A few years ago, a schools minister stood up at the North of England Education Conference and told the audience how to teach maths. Could you imagine a health minister standing up at a medical conference and telling them how to conduct surgery? One reason the second scenario seems unlikely is that the president of the Royal College of Surgeons would stand up and say, `No, this is what the evidence says, this is what our leading practitioners do, this is how we will conduct our profession.'
A College of Teaching is not the solution to every ill. It will not eliminate politics from education; it will not slash workload or prevent disagreements among teachers. It is, however, the best chance available to reclaim the classroom, to increase professional autonomy and pride, and to take back ownership of standards. This is not an opportunity that will return again during the career of anyone currently working in schools. However imperfect or uncertain, it would be a mistake to let it pass by.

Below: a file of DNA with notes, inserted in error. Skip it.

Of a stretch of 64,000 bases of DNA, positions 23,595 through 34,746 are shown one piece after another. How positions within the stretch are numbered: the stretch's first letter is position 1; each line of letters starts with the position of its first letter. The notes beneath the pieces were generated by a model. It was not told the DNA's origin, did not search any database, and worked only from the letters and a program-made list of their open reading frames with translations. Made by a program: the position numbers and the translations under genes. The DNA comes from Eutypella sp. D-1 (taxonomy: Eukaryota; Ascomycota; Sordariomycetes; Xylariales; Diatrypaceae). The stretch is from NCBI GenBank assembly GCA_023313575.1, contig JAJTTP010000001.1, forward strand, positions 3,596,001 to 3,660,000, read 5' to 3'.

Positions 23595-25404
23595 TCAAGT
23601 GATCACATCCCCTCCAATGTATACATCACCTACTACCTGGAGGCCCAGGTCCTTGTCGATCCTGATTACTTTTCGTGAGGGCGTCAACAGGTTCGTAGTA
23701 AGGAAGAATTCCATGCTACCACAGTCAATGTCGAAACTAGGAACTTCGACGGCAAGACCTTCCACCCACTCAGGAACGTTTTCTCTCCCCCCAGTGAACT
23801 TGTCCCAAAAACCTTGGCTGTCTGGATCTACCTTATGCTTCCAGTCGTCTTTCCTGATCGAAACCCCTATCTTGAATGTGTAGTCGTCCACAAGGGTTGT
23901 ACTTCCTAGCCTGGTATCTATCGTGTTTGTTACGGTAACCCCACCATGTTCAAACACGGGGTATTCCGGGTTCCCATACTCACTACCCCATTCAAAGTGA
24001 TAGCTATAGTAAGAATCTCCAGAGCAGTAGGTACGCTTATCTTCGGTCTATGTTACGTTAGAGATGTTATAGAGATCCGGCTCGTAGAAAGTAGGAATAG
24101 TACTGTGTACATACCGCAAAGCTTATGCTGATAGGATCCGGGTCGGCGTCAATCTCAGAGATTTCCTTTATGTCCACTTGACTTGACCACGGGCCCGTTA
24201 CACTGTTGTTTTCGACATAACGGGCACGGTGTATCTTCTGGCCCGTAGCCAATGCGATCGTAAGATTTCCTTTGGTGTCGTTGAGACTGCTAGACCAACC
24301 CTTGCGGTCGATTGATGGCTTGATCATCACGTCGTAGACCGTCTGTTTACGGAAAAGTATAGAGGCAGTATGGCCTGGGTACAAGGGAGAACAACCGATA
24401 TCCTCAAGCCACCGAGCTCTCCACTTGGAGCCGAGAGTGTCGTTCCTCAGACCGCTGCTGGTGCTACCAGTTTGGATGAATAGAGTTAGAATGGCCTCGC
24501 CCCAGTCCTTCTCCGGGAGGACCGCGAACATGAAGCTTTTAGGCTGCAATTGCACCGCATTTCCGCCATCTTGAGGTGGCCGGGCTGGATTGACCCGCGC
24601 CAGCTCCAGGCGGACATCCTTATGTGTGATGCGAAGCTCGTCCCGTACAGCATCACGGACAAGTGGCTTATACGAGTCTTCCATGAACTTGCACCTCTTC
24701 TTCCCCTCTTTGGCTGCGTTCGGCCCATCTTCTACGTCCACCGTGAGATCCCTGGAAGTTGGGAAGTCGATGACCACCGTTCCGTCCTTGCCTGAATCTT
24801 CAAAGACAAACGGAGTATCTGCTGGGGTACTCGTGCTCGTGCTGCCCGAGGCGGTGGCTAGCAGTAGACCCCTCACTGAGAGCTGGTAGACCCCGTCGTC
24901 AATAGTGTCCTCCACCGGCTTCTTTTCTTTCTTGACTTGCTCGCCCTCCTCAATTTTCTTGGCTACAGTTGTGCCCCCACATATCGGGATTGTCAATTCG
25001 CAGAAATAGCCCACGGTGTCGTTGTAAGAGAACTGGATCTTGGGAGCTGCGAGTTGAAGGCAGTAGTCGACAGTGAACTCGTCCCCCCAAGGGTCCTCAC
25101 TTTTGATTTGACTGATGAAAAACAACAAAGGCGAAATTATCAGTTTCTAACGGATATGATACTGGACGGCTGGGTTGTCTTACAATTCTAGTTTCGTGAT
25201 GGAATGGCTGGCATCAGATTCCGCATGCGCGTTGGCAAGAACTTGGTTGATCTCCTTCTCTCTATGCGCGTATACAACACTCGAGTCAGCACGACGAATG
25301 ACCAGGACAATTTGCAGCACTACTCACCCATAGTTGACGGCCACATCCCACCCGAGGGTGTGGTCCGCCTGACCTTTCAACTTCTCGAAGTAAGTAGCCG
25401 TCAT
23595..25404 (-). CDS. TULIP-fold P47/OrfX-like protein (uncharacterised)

In my view, a college should begin modestly and earn its credentials with the profession by using evidence and speaking courageously on behalf of good practice. It should be run by teachers but it should not be run for teachers - it must speak in the interests of pupils, using the expertise of those who have dedicated their careers to educating them. In doing so, the college will annoy politicians and, from time to time, challenge the profession. It will need its royal charter and it will need `no strings attached' funding to preserve its independence when its courage makes others uncomfortable. It will need good evidence and high standards to command public respect when it does speak out.
What will make this happen? The ball is rolling - the profession can pick it up. Government must step gracefully out of the way. Teachers should run the college and heads need to provide the space and encouragement for them to participate. When membership starts appearing on CVs and when it makes the difference in hiring decisions, when members turn to their college for answers, then it will have reached the tipping point. But we will need patience: it took the medical colleges decades to establish their influence. This is not a quick fix.